If you ask me, “Where are you from?” I stumble a bit and then say, “South Carolina.” I wasn’t born there, but South Carolina is where I grew up, from age 2 to 17. On my recent trip back to the Low Country, the thick air just about burst with rain from the humidity, but it didn’t, not for days, just as I remember. The occasional faint stirrings of air raised the perfume of pinesap and the must of oak leaves, everyday smells of home. Billboards announce NASCAR, Pentecostal church services, and all-you-can-eat BBQ line roads, as they always have despite Lady Bird Johnson’s protestations. Savory pimento cheese on toast brings back the thrill of a drug store lunch alone with my mother, reserved for special occasions. At twilight, the cacophony of cicadas, crickets, and frogs recalled every night of my childhood.
Today I live in Portland, Oregon, a city I love and that feels like home. I love cool gray mornings bearing rain so delicate that it takes twenty minutes to bead and roll off my jacket. Fleece vests and wool socks keep me warm while cool wet air flows through the open windows. I can’t wait for the summer and the uniquely sweet Hood strawberries and juicy Hermiston melons. Most spectacular though, my everyday view is of the Willamette River backed by Douglas firs punching into the blue-gray above the horizon.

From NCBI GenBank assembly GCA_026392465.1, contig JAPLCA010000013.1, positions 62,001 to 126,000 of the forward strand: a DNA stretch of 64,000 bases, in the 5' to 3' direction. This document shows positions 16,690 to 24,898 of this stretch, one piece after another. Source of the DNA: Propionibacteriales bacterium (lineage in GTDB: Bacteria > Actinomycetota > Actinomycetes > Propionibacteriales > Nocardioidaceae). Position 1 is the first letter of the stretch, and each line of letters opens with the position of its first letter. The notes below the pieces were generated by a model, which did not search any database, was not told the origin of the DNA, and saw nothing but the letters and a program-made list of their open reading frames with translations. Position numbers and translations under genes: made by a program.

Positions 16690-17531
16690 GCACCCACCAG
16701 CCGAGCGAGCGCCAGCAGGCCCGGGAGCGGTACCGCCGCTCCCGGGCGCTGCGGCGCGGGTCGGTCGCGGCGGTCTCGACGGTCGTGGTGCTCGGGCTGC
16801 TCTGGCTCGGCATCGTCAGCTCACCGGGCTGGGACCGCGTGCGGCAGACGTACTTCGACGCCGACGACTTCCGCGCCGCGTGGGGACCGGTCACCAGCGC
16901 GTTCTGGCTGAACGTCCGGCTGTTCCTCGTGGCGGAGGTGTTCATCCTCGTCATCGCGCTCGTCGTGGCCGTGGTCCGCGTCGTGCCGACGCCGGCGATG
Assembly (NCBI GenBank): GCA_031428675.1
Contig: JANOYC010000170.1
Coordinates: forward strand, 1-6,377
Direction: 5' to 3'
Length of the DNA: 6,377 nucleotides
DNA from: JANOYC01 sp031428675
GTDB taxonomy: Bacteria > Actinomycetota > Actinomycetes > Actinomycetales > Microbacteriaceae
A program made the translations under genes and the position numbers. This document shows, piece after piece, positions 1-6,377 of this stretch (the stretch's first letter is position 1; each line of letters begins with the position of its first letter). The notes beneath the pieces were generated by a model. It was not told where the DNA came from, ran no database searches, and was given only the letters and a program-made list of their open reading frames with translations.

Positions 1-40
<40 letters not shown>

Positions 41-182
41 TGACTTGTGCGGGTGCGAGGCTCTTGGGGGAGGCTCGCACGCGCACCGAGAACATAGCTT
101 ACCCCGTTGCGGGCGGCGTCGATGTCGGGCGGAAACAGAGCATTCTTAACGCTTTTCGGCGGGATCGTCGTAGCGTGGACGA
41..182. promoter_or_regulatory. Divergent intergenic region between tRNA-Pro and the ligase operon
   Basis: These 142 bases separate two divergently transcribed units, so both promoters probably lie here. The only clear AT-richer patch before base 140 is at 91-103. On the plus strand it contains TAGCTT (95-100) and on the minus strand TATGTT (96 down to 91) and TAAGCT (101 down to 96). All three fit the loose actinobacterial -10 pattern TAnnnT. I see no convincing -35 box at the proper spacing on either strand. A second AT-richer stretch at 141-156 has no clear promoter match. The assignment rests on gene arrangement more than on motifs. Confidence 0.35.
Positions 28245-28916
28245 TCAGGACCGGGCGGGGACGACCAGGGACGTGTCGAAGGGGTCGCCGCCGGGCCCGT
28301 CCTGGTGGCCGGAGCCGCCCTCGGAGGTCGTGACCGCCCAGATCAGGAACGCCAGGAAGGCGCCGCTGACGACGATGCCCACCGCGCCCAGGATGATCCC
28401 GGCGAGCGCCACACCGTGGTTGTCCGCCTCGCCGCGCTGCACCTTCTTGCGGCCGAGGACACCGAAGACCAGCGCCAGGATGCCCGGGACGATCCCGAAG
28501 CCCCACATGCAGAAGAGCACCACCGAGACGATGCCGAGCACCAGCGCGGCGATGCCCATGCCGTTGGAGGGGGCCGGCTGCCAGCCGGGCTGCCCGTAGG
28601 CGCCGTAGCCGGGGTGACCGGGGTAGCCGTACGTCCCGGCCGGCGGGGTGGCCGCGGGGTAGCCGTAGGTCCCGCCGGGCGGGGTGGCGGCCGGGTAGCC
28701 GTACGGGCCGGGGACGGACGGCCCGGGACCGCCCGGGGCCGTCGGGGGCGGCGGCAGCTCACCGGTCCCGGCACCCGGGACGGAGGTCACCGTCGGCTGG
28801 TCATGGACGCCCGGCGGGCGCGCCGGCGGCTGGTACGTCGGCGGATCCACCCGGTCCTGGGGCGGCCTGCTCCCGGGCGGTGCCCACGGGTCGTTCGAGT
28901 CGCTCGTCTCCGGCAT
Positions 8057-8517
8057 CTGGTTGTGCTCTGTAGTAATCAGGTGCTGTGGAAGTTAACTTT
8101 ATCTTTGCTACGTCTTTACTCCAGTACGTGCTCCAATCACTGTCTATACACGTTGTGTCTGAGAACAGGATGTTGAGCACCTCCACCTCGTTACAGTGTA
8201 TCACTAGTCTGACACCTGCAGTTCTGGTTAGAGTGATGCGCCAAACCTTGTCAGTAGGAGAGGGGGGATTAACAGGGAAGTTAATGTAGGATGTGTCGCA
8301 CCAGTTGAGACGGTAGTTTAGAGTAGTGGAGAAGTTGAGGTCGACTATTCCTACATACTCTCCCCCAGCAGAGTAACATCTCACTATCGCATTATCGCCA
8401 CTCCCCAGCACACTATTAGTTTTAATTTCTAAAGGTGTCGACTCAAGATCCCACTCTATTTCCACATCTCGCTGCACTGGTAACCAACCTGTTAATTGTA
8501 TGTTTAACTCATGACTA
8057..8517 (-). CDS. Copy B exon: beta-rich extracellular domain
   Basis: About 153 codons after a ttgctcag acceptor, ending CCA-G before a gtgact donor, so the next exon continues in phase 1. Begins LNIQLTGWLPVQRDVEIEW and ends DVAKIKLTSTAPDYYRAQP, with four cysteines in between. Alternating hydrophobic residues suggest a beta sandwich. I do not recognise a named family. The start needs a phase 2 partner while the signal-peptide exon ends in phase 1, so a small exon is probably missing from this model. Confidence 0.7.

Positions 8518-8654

Both of these landscapes figure prominently in the pieces I write. My current novel is set in the Low Country, as is the next planned novel; several short stories and many poems are set in the Northwest.
So how do I answer the question, “Are you a Southern writer?” I think I am a Southern writer. But I think I also am a writer of the Northwest.
What do you think? Am I a Southern writer who lives somewhere else or a writer from the Pacific Northwest who also writes about the South? Talk to me.
Are you a writer with multiple geographic identity?